Rapid and sustained GluA1 S845 phosphorylation in synaptic and extrasynaptic locations in the rat forebrain following amphetamine administration

Bing Xue, Matthew C. Edwards, Li Min Mao, Ming Lei Guo, Dao Zhong Jin, Eugene E. Fibuch, John Q. Wang

Research output: Contribution to journalArticlepeer-review

4 Scopus citations

Abstract

The α-amino-3-hydroxy-5-methyl-4-isoxazolepropionic acid (AMPA) receptor is a major ionotropic glutamate receptor subtype in the mammalian brain. Like other glutamate receptors, the AMPA receptor is regulated by phosphorylation. By phosphorylating specific serine resides in AMPA receptor subunits (GluA1 and GluA2), various protein kinases regulate subcellular/subsynaptic expression and function of the receptor. In this study, we conducted a time course study to evaluate the temporal property of responses of phosphorylation at those sites to dopamine stimulation with the psychostimulant amphetamine in the adult rat striatum and medial prefrontal cortex (mPFC) in vivo. We focused on biochemically-enriched AMPA receptors from synaptic and extrasynaptic compartments. We found that acute injection of amphetamine induced a rapid and relatively sustained increase in GluA1 S845 phosphorylation at both synaptic and extrasynaptic sites in the striatum. Similar results were observed in the mPFC. In contrast to S845, amphetamine did not induce a significant change in GluA1 S831 phosphorylation in synaptic and extrasynaptic pools in the striatum and mPFC. GluA2 S880 phosphorylation in synaptic and extrasynaptic fractions in the two brain regions also remained stable in response to amphetamine. These results support S845 to be a principal site on AMPA receptors sensitive to acute stimulant exposure. Its phosphorylation levels are rapidly upregulated by amphetamine in the two defined subsynaptic microdomains (synaptic versus extrasynaptic locations) in striatal and cortical neurons.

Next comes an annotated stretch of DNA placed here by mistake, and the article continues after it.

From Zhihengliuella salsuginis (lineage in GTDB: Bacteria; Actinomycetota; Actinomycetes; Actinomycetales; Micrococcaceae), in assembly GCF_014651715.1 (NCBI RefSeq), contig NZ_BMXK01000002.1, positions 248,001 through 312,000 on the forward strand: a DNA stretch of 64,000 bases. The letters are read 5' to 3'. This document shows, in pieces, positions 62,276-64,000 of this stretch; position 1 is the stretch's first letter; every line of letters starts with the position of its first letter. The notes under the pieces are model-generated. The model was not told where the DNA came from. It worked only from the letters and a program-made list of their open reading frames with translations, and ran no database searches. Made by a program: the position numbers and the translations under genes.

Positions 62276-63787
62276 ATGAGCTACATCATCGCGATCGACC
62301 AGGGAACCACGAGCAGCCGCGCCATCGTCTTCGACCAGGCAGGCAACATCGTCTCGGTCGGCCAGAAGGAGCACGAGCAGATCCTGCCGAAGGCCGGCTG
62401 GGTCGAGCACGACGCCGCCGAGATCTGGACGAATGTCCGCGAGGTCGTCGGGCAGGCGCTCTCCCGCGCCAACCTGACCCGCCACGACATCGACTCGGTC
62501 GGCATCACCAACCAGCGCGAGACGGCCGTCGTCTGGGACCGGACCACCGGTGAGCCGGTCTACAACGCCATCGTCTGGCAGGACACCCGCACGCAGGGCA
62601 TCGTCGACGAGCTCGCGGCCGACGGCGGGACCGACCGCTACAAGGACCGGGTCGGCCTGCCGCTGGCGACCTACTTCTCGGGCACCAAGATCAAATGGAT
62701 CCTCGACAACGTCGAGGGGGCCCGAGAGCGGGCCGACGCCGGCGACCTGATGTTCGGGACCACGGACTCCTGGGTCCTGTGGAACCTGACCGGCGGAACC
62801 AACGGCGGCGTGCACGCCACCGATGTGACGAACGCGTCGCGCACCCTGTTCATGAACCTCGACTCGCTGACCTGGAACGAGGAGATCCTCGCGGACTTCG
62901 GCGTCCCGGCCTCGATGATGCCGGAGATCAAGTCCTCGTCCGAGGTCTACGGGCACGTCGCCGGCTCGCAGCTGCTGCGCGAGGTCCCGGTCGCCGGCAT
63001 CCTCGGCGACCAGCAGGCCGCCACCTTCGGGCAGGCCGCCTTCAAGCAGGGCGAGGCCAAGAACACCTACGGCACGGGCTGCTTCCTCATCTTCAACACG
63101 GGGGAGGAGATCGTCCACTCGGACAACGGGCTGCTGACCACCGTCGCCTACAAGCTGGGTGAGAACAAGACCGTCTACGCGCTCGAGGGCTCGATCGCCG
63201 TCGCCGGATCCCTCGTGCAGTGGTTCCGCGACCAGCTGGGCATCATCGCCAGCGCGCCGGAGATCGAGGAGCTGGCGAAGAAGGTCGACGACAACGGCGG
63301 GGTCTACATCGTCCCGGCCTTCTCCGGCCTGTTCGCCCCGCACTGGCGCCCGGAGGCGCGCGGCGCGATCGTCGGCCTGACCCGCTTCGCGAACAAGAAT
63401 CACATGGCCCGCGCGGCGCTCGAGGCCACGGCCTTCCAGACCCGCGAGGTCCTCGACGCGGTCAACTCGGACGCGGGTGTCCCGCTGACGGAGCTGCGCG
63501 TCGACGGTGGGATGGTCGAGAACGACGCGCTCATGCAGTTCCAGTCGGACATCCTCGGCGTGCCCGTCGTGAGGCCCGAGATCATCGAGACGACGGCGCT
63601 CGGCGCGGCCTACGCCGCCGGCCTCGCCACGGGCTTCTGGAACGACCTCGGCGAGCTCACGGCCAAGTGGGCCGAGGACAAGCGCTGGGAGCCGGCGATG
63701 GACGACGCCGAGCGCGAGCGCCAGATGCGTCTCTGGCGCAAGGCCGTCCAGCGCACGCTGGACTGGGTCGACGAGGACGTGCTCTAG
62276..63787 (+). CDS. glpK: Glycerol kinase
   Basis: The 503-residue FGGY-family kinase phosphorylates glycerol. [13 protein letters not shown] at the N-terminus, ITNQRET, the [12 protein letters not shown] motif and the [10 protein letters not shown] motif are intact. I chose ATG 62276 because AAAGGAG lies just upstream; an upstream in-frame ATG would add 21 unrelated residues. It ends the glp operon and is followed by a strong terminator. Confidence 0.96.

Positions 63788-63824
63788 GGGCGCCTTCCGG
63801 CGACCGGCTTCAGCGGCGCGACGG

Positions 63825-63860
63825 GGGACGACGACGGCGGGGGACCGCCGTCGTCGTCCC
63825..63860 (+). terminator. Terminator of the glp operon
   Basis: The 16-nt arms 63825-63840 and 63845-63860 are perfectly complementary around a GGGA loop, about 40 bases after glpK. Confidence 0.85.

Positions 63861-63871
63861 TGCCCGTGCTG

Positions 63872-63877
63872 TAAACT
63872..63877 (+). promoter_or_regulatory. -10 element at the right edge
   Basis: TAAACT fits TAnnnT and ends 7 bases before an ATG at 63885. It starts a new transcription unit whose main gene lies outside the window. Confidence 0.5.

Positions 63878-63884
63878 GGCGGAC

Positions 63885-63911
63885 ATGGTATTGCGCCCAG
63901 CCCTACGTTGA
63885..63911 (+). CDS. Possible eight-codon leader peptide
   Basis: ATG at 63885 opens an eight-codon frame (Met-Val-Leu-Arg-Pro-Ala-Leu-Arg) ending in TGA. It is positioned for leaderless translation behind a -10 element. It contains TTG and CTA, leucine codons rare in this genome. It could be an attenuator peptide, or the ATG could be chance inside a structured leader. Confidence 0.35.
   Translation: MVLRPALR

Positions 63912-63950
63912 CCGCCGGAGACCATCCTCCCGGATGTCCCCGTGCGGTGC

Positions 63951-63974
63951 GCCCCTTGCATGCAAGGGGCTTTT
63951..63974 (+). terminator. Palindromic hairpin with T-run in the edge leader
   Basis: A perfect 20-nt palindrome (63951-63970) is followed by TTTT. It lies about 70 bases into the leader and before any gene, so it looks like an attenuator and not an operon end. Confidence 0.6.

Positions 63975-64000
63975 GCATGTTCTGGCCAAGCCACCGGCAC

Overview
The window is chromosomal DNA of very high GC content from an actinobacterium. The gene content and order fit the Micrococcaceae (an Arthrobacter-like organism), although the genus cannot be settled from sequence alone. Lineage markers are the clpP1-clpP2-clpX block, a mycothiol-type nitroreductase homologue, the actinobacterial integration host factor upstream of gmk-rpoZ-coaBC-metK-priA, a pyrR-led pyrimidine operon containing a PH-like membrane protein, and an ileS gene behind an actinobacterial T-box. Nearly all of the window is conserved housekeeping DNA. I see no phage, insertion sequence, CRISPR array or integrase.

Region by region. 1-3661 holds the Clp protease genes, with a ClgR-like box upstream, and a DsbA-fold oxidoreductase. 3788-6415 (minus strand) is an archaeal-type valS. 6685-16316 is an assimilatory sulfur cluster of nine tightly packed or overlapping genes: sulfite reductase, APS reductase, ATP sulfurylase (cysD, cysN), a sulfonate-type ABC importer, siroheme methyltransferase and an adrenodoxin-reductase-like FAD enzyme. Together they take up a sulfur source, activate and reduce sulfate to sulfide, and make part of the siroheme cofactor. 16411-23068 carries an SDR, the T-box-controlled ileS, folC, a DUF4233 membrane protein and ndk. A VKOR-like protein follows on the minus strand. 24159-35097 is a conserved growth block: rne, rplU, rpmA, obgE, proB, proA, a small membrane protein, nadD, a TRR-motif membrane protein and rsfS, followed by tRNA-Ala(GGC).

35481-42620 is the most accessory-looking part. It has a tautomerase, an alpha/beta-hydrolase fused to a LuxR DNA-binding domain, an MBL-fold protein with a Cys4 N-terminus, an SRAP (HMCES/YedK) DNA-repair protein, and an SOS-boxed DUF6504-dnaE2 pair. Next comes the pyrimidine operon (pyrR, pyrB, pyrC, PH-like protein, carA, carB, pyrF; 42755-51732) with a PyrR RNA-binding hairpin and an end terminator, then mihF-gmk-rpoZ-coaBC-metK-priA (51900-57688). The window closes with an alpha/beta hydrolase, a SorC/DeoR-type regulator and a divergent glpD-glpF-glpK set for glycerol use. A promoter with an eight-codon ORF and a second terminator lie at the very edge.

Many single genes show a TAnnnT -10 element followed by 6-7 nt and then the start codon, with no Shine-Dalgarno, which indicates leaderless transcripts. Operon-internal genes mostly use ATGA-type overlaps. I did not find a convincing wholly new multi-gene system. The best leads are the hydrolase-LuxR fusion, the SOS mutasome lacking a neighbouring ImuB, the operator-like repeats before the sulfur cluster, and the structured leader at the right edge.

Original languageEnglish (US)
Pages (from-to)48-54
Number of pages7
JournalNeurochemistry International
Volume64
Issue number1
DOIs
StatePublished - Jan 2014

Keywords

  • Addiction
  • Basal ganglia
  • Dopamine
  • Excitatory amino acid
  • GluR
  • Glutamate
  • Prefrontal cortex
  • Striatum

ASJC Scopus subject areas

  • Cellular and Molecular Neuroscience
  • Cell Biology

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